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Mathematical Optimization Society

News

New issue of Optima: 103 (09/2017)

Call for Nominations: Dantzig Prize 2018 (08/2017)

Call for Nominations: Lagrange Prize 2018 (08/2017)

Call for Nominations: Paul Y. Tseng Memorial Lectureship 2018 (08/2017)

Call for nominations: Tucker Prize 2018 (08/2017)

Call for nominations: Beale — Orchard-Hays Prize 2018 (08/2017)

Call for nominations: Fulkerson Prize 2018 (07/2017)

Call for site pre-proposals: ISMP 2021 (07/2017)

More News

Nominations for 2015 Elections

This web page lists candiates for the MOS elections 2015, each including a short biosketch.

Candidates for MOS chair

Karen Aardal

Professor of Optimization, Delft University of Technology.

My main research interest is integer programming, and in particular algebraic approaches to integer programming. I am also interested in combinatorial optimization, in particular in facility location. In terms of applications I am currently involved in a large Dutch project aiming at improving all aspects of ambulance planning, and in a European project on the design of electricity networks.

Optimization plays an ever important role in society, industry, and science. In all these areas there are problems that call for provably good formulations and solution methods. The links and relations to other areas of science offer exciting grounds for new developments. Since the very beginning, MOS has played a key role in establishing and organizing activities to the benefit of the development and dissemination of mathematical optimization. I would truly enjoy serving as the chair of the society, and strive to continue this tradition. For MOS, I have been a Council Member-at-large, the Publications Committee Chair, and the Chair of the Executive Committee. This year I also served as chair for the A.W. Tucker Prize jury. I have served on the board of Mathematical Programming Series B since 2000.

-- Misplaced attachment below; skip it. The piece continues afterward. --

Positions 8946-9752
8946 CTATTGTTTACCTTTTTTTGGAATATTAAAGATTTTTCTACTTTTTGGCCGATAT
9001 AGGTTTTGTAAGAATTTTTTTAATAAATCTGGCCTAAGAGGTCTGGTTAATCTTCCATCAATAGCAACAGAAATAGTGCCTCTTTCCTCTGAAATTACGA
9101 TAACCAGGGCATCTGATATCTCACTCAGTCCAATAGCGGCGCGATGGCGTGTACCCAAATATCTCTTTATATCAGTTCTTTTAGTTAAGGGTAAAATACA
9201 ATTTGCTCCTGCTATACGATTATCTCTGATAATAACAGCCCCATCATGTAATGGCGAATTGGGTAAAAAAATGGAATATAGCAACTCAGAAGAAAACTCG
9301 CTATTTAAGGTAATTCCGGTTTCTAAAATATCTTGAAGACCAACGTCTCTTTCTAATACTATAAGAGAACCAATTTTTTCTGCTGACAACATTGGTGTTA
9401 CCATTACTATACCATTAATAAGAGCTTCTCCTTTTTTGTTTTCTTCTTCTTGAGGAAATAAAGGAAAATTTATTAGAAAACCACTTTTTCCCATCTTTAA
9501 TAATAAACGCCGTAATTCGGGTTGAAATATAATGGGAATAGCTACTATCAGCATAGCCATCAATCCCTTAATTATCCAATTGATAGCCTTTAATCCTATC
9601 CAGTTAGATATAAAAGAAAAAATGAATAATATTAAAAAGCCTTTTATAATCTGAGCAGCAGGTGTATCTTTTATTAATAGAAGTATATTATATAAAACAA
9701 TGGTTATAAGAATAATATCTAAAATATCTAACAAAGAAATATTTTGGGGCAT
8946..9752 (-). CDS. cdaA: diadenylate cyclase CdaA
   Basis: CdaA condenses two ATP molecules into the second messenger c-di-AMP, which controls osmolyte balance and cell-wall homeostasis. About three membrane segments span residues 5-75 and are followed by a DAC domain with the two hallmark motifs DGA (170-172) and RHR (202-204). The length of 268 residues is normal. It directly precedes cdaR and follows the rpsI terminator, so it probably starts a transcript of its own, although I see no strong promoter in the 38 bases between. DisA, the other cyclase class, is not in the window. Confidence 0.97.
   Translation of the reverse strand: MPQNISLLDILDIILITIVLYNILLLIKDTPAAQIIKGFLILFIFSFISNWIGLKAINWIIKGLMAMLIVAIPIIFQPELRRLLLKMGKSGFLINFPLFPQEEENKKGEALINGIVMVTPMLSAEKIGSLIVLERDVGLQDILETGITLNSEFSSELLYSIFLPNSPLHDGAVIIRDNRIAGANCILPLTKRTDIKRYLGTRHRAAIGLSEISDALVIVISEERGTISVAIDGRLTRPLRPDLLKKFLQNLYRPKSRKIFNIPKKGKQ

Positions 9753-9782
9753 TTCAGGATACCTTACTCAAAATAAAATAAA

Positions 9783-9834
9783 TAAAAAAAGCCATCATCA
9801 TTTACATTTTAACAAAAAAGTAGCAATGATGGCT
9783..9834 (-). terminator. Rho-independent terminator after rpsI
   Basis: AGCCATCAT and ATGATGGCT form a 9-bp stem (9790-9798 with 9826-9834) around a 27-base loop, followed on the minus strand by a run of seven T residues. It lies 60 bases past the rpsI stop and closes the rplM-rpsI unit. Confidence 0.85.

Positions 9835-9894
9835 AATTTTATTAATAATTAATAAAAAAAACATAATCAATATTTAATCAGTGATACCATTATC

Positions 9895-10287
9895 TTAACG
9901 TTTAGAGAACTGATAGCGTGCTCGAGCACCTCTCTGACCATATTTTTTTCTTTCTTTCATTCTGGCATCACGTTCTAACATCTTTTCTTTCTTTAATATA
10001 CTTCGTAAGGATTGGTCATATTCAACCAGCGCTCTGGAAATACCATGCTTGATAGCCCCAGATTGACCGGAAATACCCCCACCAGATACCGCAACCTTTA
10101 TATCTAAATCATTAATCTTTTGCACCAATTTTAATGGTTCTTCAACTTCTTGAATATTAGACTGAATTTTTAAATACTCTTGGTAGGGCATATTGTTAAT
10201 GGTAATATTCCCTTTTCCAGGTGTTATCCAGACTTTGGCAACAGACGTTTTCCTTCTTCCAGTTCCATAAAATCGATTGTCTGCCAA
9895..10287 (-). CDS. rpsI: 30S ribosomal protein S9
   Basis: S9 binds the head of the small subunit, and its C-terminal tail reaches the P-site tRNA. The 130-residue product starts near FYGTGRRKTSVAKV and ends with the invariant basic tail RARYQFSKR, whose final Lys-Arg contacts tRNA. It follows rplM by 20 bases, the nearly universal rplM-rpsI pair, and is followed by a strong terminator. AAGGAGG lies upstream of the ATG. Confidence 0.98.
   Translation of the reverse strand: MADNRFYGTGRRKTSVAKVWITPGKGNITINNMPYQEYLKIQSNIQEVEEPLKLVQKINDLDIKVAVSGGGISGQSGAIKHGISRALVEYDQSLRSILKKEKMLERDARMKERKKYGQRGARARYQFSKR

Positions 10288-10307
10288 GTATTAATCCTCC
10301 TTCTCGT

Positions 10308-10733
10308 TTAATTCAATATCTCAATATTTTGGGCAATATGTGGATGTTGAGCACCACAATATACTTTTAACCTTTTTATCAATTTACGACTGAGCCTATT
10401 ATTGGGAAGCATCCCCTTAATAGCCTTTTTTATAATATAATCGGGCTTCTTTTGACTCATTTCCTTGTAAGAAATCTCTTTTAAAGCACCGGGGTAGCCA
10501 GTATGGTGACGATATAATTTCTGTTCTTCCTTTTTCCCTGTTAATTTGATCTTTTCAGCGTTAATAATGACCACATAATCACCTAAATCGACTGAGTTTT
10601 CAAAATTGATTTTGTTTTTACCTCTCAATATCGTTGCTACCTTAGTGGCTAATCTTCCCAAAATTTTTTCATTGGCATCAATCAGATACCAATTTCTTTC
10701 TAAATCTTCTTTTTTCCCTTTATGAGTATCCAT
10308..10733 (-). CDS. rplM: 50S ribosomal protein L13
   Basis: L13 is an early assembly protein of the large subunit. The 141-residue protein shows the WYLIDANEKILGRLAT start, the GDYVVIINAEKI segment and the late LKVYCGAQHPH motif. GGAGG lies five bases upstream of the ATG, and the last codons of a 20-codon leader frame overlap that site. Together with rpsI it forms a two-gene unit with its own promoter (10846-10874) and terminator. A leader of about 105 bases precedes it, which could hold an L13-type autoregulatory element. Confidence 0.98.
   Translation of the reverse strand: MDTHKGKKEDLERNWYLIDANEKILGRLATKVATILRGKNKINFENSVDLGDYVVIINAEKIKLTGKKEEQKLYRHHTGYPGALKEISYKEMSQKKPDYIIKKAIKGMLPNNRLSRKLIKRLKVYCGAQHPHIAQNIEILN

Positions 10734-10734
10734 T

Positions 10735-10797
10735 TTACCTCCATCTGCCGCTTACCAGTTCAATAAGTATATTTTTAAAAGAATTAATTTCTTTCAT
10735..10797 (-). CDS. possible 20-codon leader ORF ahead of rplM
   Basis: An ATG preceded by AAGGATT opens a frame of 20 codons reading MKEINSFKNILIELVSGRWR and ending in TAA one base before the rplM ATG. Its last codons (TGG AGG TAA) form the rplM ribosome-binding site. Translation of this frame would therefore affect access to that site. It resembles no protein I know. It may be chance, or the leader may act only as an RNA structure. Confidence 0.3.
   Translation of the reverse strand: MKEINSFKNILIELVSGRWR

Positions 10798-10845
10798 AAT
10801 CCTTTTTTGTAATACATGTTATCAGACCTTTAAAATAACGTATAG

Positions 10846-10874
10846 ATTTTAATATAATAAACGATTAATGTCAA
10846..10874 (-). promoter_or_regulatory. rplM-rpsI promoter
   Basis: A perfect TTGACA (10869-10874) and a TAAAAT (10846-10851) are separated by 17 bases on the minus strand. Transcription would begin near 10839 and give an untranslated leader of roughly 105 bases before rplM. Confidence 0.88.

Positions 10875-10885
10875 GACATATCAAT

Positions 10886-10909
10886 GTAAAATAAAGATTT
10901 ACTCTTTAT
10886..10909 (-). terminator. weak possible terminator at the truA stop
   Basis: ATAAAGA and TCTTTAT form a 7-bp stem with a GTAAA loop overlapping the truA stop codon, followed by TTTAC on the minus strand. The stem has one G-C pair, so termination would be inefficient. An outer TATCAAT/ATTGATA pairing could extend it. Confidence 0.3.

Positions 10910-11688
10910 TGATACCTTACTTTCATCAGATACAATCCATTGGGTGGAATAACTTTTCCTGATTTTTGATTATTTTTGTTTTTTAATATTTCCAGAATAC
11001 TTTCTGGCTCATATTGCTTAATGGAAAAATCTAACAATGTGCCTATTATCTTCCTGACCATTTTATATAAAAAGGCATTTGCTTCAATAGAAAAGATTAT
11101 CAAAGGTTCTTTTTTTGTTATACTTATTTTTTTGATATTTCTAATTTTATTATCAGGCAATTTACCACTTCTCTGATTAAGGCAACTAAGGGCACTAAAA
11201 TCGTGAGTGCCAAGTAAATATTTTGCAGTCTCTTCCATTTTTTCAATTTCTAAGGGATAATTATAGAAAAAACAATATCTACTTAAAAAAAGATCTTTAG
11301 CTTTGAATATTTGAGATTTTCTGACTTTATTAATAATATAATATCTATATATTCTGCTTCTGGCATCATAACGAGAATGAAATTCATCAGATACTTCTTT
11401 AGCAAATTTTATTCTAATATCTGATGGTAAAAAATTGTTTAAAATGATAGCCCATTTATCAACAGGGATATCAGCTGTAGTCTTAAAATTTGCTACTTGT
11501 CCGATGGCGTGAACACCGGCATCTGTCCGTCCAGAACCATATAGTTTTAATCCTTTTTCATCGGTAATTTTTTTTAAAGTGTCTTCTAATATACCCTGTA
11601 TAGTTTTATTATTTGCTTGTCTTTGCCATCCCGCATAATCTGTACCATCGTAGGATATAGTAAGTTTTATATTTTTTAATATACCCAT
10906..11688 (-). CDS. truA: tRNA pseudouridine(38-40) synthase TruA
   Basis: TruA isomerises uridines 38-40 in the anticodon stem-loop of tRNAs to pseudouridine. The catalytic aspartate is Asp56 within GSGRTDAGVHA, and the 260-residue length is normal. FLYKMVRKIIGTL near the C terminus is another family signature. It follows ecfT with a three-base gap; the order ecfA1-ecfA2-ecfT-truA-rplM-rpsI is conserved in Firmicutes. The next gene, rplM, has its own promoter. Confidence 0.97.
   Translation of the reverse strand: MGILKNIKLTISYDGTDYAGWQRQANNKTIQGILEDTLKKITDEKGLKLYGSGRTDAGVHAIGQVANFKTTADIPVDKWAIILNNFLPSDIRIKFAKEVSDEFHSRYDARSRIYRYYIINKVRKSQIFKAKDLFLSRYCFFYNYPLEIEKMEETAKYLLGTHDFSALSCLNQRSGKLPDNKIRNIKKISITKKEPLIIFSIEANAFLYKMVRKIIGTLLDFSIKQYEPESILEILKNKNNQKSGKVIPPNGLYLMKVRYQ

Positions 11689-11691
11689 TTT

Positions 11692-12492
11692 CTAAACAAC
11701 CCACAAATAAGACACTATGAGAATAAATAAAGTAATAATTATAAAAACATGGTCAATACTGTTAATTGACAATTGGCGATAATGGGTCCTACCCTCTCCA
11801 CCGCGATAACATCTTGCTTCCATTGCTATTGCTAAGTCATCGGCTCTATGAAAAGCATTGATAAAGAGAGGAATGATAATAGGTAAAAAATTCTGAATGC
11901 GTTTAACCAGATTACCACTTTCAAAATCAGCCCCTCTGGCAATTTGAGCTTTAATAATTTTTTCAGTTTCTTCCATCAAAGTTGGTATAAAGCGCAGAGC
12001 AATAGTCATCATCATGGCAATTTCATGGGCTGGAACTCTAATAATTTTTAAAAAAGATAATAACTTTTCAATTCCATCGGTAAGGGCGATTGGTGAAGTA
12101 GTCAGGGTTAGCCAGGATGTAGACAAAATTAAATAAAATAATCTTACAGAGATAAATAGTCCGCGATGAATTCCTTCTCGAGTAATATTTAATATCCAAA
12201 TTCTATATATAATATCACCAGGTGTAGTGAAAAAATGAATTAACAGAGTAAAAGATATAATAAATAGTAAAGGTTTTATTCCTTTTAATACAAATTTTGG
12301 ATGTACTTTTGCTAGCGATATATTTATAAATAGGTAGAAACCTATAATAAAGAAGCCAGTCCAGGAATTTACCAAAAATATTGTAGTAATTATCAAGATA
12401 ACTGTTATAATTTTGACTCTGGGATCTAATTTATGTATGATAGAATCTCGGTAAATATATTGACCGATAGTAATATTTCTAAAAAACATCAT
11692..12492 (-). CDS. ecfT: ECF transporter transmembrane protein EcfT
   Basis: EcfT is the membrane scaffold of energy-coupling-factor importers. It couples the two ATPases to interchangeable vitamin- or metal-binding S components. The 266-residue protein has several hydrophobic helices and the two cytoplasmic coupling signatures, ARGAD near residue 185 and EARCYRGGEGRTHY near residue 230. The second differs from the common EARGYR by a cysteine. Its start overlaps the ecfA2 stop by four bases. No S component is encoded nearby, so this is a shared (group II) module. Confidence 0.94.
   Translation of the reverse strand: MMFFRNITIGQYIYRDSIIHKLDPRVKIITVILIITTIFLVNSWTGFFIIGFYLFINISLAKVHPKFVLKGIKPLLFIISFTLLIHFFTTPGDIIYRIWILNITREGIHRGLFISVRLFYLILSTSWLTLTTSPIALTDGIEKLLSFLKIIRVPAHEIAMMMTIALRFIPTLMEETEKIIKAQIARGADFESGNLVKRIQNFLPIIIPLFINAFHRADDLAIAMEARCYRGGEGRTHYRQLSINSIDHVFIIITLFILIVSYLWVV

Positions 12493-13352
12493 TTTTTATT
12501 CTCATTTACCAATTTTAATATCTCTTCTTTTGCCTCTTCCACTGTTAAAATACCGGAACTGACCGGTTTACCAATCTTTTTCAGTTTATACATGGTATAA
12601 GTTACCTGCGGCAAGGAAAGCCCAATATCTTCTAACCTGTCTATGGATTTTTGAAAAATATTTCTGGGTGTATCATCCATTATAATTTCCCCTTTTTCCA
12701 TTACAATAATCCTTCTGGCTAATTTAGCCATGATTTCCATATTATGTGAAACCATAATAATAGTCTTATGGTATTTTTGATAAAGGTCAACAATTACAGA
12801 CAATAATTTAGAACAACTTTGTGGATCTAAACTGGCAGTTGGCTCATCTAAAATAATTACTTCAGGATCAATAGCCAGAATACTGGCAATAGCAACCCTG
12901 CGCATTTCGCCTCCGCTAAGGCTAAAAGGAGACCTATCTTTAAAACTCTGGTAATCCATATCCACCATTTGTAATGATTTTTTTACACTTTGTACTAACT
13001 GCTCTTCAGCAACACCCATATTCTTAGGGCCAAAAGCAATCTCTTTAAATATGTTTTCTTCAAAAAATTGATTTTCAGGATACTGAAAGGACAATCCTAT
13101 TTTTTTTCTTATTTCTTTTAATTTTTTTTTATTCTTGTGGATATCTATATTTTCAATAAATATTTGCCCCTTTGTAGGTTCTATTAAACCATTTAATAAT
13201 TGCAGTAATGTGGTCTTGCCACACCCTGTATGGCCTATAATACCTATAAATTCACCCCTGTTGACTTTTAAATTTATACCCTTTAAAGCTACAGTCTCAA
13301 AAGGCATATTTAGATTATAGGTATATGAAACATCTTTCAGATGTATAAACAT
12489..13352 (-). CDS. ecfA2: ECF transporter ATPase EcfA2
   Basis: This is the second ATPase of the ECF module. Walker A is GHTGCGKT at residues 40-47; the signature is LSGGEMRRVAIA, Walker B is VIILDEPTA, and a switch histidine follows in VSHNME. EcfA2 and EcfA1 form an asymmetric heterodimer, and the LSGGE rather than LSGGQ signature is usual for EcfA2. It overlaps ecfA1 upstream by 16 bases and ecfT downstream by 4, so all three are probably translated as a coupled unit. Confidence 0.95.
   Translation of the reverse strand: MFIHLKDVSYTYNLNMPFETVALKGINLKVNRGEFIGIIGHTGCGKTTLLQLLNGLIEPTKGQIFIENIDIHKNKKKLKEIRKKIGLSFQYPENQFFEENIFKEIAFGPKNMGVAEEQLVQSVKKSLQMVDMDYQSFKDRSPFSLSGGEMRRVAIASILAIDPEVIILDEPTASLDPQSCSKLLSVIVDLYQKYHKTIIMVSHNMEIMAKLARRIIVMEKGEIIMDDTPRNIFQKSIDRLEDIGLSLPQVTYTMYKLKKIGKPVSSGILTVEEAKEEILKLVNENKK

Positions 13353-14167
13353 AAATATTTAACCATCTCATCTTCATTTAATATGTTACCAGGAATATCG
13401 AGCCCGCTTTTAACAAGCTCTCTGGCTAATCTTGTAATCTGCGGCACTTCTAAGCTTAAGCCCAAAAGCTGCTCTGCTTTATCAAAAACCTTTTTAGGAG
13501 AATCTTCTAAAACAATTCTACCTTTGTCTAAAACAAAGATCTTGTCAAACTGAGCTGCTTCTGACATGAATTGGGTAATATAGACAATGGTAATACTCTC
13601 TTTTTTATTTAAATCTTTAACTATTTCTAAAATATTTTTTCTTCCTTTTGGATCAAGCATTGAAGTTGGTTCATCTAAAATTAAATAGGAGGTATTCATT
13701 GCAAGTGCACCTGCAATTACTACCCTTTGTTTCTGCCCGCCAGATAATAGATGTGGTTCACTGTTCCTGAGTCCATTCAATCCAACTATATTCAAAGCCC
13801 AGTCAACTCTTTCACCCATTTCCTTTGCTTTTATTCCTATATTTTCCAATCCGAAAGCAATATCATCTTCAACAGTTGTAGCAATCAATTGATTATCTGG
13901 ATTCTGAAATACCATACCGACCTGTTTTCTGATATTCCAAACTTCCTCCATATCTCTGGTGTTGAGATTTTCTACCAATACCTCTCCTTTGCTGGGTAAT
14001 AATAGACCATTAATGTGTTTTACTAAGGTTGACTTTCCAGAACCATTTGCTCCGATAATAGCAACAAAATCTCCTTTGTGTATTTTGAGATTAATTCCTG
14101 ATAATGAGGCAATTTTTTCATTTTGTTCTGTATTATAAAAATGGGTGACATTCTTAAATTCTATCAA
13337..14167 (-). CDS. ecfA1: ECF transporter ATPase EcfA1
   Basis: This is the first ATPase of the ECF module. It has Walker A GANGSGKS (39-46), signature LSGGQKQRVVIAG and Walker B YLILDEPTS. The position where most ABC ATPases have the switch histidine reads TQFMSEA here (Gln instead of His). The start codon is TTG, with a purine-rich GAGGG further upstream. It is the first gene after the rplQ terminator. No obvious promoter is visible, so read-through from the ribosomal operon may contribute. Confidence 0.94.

Ekkehard Sachs

Ekkehard Sachs, University of Trier (Germany), has been a participant in activities of MOS for almost four decades. He graduated from the Technical University in Darmstadt (Germany) in 1975 has held positions in Europe in Darmstadt, at the Technical University Berlin and in Trier, but also in North America at North Carolina State University and Virginia Tech. Furthermore, he was a visiting professor at Rice University and the University of California Merced. His scientific interests lie in numerical and theoretical optimization and its connection to applications in various fields. He has served on the editorial board of the Mathematical Programming Journal, Series B, for several years.

He is convinced that the interplay of the fields of continuous, discrete and stochastic optimization will be an important focus of the future research of mathematical optimization and an important part in its applications to numerous scientific fields. Especially, the area of model-driven or model-based optimization requires the use of tools from all different areas of optimization. MOS will play a central role in trying to achieve progress in these goals through its conferences and journals.